When negotiating an agreement you may run into a clause titled Right of First Refusal (“ROFR”) or Right of First Offer (“ROFO”). Many people might read over such clauses and not pay much attention. Others may pay attention but not know if or how either clause may serve their interests. Regardless of which one they select, there can be unintended consequences down the line. Similarly, how the clause is drafted can have a material impact on the parties’ interests.
A. A Case Study[*]
Two parties intended to start a franchised restaurant business together. We’ll call them Joe and Hank. Each owned 50% of the shares of the company that was to operate the restaurant. They signed a unanimous shareholders’ agreement regarding the operating company. In negotiating this agreement, they turned their minds to whether a ROFR would be a good option for the disposal of shares.
Initially, their lawyer drafted a ROFR that made no provision for a partial take-up of shares by the non-selling shareholder. In other words, under that proposed clause, when and if either of Joe or Hank decided to sell his interest and leave the business, the other one would have the option of buying all or none of the offered shares.
The parties ultimately decided to have a ROFO instead. The ROFO provided that the selling shareholder must offer to the non-selling shareholder all of its shares. However, it also provided that the non-selling shareholder “may accept the Offer for its Proportionate Percentage of the Sale Shares or any other number of Sale Shares”. In other words, the ROFO, as drafted, gave the non-selling shareholder the discretion to purchase none of the offered shares, only a portion of them, or all of them.
Not long after commencement of business operations, tensions arose and Joe decided to sell his share and leave the business. He found a third-party purchaser to buy his entire interest in the business. Joe gave notice to Hank of his intention to sell. Under the ROFO in their agreement, Hank had the option of buying some or all of Joe’s shares before Joe could sell to a third party. Hank decided to purchase only 10% of the offered shares. This situation placed Joe at a very disadvantaged position. First, he would lose the third party offer, which would have given him a clean break. Second, it converted Joe’s remaining share of the business into a less appealing minority position. As for Hank, the partial pick-up eliminated the prospect of deadlocking in the future with a business partner that he did not know.
The Arbitration & Appeal
Under the shareholder agreement in the case under consideration, the parties had agreed to arbitrate any disputes. The party that we called Joe commenced the arbitration process arguing that the ROFO led to a commercially absurd or unreasonable result in providing for a right of partial pick-up. The arbitrator disagreed and dismissed the claim.
Joe then appealed to the Ontario Superior Court of Justice, which also dismissed the appeal. The right of partial pick-up was not a commercially unreasonable term. One of the biggest disincentives of a ROFO for a non-selling shareholder is the loss of control over the identity of the purchaser. In fact, under the appropriate circumstances, a ROFO that permits a non-selling shareholder to purchase the offered shares partially can promote a sensible commercial result. Nor did the fact that this ROFO led to unequal partnership interests render the ROFO unreasonable or commercially absurd.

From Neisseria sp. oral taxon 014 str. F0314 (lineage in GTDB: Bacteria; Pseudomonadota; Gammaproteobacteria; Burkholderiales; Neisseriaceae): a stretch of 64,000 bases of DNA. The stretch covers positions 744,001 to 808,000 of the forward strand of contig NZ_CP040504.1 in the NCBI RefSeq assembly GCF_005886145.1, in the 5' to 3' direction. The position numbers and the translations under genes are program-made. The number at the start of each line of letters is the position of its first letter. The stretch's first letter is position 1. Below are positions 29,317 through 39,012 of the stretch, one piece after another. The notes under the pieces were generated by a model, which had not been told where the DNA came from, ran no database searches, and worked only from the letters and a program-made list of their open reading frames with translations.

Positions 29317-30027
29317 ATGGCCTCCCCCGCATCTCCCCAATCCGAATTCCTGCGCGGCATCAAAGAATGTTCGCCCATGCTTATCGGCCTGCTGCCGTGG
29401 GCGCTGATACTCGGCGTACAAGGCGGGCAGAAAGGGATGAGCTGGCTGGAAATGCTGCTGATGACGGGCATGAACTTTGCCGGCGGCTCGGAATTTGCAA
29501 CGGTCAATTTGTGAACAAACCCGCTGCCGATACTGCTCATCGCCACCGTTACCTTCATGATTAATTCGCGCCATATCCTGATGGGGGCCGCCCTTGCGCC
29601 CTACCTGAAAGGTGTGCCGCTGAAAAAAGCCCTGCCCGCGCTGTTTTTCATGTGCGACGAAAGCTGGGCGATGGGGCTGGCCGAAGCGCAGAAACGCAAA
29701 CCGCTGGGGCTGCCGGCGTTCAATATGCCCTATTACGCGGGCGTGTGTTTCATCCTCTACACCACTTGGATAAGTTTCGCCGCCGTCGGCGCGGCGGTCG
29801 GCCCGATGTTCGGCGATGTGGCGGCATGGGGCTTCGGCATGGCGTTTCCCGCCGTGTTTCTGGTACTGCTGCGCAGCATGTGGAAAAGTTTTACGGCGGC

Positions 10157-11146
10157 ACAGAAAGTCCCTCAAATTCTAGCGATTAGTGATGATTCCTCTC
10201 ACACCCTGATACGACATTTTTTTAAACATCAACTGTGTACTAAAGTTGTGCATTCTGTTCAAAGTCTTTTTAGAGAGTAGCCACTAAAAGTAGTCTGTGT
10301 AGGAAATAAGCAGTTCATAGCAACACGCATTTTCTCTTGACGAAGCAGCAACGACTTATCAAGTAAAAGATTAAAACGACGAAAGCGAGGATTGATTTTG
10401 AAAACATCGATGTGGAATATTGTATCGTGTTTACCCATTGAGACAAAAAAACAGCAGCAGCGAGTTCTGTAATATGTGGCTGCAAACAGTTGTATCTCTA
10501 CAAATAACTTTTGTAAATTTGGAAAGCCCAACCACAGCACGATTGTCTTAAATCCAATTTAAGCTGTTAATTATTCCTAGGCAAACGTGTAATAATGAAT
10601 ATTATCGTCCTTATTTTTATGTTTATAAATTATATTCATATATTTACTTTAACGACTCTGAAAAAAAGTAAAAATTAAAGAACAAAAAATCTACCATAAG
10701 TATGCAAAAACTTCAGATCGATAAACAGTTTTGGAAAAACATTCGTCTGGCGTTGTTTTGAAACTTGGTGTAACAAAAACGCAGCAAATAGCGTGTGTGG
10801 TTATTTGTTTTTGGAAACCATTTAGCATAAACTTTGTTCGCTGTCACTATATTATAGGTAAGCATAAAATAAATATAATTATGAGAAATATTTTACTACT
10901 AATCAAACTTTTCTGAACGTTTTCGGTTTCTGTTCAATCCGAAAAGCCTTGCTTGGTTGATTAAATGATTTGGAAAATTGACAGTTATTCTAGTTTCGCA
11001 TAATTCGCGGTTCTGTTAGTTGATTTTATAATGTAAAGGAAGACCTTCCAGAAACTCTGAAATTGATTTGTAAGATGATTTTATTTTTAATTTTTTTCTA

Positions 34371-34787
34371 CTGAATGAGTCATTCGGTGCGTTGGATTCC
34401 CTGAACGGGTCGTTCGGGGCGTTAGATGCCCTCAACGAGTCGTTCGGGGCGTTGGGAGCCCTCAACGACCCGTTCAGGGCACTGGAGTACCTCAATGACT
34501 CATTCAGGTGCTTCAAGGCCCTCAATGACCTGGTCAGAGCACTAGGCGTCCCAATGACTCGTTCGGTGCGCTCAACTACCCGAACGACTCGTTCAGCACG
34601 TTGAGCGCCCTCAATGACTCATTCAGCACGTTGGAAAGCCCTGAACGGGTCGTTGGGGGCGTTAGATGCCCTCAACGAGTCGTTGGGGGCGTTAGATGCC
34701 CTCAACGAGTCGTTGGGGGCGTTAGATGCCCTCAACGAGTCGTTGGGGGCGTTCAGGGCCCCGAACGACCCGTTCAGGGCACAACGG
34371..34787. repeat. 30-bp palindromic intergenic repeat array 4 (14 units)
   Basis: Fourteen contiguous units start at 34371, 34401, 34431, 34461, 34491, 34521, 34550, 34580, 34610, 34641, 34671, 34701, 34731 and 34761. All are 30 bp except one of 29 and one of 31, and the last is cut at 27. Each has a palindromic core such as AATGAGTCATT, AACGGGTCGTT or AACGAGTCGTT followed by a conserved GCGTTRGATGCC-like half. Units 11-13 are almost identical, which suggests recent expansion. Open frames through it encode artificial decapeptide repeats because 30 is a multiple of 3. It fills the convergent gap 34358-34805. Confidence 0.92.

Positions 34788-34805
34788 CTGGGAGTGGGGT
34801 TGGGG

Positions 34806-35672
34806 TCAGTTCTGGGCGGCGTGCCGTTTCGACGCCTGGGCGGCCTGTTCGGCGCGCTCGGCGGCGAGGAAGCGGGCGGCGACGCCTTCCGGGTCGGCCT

B. How Joe Lost the Case: ROFO vs. ROFR
Both the ROFO and the ROFR relate to exit plans in various commercial contexts such as shareholder agreements, leases and joint land ownership. The goal in drafting such exit plans is often not so much to protect the selling party, such as Joe, but to give the remaining parties some assurance that the sale of that party’s interest will not impose on them inappropriate business partners in the future. However, as was seen in this case study, the rights of the leaving party can also be impacted in unexpected ways by the choice of clause.
In shareholder agreements, a ROFR requires a shareholder who has already received an acceptable purchase offer from a third party to give the other signatories the chance to match that offer before concluding any sale with the third party. The third-party offer has to be in good faith and non-collusive. On the other hand, a ROFO typically requires a party who wishes to sell his or her shares to offer to sell the shares to the other party or parties to the agreement before looking for potential buyers beyond the existing parties. Therefore, a ROFO enables the exit provision to be triggered without the selling party first having to secure a third party buyer.
Nonetheless, as the saying goes and the above case shows, the devil is in the details.
The selection of a ROFR or ROFO provision in an agreement should be driven by the business objectives of the parties. The parties need to understand the implications of their choice because when applied to future events and considerations the outcomes can be quite different from those expected.
Counsel can play a critical role in assisting a party to an agreement in understanding these choices and in ensuring that relevant clauses are drafted properly to protect the party’s interests.